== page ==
For many years, Local 771 represented all of Bear's employees except Ms. Sheffer-Renoll. See Sheffer-Renoll Dep. at 39. The collective bargaining agreement between Bear and Local 771 obligated Bear to make contribution payments to the Pension Fund on behalf of the employees covered by the labor contract. Id. at 90. The final collective bargaining agreement between Bear and Local 771 was in effect from February 1, 2001 through January 31, 2003. Id. at 86.
On November 21, 2002, a fire destroyed Bear's offices and part of its warehouse. Id. at 12, 14. At the time of the fire, Bear had fifteen employees, including Ms. Sheffer-Renoll, its sole owner and President. Id. at 11-12, 39. Bear also employed warehouse workers, drivers, and clerical personnel. Id. at 39. The day of the fire, Ms. Sheffer-Renoll told her employees that Bear would "temporarily discontinue operations." Id. at 66-67. Ms. Sheffer-Renoll was hired the following day by S.A.S., Inc., her father's leasing company. Id. at 7. In addition to her work at S.A.S., Ms. Sheffer-Renoll provides management services to Sheffer Beer and also serves as its Vice President of Administration. See Gettys Dep. at 7, 45. Sheffer Beer pays thousands of dollars in management consulting fees to S.A.S. Id.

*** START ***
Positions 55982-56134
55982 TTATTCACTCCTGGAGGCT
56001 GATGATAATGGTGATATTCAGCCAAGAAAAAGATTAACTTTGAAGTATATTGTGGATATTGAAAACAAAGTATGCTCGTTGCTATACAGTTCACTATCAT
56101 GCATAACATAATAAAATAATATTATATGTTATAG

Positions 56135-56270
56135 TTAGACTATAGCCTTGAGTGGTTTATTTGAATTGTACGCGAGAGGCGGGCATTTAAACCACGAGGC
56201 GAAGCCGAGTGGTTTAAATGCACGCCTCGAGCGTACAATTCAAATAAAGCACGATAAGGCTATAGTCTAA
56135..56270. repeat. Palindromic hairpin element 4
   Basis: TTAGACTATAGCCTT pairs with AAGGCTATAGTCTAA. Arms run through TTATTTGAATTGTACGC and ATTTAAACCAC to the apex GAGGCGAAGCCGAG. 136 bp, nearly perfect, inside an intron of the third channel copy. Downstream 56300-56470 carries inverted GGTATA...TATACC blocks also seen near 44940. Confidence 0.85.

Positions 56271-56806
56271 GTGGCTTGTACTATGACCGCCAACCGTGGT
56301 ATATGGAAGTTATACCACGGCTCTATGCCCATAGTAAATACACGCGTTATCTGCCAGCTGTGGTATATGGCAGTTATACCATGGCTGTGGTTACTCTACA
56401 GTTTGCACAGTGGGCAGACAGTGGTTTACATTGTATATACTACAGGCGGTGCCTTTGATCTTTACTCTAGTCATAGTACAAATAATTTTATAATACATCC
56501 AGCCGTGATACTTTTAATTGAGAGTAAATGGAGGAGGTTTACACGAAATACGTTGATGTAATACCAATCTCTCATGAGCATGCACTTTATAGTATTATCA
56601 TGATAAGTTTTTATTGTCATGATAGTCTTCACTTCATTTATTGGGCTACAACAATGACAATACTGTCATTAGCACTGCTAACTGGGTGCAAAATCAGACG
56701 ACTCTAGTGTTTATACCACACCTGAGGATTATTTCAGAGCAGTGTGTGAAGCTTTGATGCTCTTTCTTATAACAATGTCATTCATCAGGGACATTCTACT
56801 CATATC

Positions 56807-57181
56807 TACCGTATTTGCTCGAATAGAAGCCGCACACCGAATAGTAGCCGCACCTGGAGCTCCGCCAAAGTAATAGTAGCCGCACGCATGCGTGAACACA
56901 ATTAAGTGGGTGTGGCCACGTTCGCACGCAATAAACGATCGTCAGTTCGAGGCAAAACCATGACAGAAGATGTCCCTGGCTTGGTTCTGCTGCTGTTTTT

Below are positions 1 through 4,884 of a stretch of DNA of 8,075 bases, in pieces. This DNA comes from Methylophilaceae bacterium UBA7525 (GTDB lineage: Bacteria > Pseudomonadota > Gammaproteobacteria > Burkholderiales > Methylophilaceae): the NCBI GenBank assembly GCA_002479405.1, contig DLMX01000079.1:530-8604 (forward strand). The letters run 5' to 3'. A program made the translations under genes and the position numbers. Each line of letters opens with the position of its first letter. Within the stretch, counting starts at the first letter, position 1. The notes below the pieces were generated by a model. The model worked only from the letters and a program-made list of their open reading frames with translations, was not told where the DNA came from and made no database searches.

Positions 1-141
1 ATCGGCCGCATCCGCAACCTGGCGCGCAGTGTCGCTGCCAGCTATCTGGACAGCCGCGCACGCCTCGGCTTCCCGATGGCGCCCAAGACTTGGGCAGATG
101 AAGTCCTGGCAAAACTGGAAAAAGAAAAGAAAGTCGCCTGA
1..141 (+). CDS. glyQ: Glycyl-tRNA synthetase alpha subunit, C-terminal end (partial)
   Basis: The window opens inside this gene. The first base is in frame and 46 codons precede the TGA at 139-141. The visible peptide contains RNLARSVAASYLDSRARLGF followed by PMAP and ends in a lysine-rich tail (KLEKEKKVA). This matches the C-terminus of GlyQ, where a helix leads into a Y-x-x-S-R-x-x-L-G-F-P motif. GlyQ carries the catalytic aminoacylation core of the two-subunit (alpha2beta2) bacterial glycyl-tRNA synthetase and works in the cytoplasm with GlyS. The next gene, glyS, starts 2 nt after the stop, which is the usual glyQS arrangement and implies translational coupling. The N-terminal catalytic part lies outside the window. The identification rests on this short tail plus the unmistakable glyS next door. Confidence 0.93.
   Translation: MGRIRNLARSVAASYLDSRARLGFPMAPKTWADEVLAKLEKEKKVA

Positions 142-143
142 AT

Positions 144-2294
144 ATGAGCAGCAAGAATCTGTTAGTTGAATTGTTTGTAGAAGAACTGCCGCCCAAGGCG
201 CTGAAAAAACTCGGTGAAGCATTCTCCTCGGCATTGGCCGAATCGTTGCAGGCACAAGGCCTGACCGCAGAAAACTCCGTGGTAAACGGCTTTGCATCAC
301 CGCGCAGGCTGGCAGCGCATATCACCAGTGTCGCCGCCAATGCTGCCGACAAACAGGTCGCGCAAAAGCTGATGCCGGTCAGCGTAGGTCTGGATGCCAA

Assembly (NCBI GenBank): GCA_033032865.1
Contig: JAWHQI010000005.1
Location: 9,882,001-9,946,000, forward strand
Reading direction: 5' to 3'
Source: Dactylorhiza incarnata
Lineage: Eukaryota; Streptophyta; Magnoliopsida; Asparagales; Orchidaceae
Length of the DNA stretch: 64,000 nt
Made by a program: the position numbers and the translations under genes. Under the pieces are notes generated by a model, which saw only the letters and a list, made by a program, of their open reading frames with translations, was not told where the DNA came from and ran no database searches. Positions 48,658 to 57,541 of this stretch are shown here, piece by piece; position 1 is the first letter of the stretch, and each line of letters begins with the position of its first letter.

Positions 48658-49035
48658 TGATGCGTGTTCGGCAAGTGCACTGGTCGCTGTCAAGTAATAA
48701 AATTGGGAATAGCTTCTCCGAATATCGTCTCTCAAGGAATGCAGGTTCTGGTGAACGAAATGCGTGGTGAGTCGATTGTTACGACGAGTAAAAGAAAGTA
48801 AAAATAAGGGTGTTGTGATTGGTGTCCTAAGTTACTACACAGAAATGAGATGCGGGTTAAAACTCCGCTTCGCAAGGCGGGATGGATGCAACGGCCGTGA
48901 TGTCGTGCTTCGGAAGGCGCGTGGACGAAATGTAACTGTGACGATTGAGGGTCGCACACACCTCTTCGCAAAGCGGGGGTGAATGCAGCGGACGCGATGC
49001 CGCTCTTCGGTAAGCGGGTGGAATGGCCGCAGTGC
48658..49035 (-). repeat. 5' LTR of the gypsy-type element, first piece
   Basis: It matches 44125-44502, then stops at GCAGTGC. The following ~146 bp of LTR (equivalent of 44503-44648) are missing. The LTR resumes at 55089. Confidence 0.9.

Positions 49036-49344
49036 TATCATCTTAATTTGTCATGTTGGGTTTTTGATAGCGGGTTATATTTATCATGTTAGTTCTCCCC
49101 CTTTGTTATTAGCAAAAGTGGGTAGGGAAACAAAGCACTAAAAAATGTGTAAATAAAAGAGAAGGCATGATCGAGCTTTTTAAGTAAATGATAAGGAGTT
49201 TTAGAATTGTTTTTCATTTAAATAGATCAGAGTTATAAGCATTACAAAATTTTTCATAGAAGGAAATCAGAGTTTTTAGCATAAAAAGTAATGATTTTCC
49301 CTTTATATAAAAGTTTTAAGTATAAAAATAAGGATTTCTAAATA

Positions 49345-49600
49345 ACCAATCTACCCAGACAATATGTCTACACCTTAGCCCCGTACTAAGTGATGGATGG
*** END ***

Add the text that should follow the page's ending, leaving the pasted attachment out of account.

Because in effect Bear's customers were Sheffer Beer's customers, it was imperative for Sheffer Beer that its customers continued to be serviced even after the fire. Accordingly, Clint Sheffer informed his sister that any Bear employee who wanted to work "temporarily" at Sheffer Beer, could report to Sheffer Beer the following day, fill out an application, and perform the same job. Sheffer Beer hired twelve of Bear's fifteen employees. See Clint Sheffer Dep. at 37.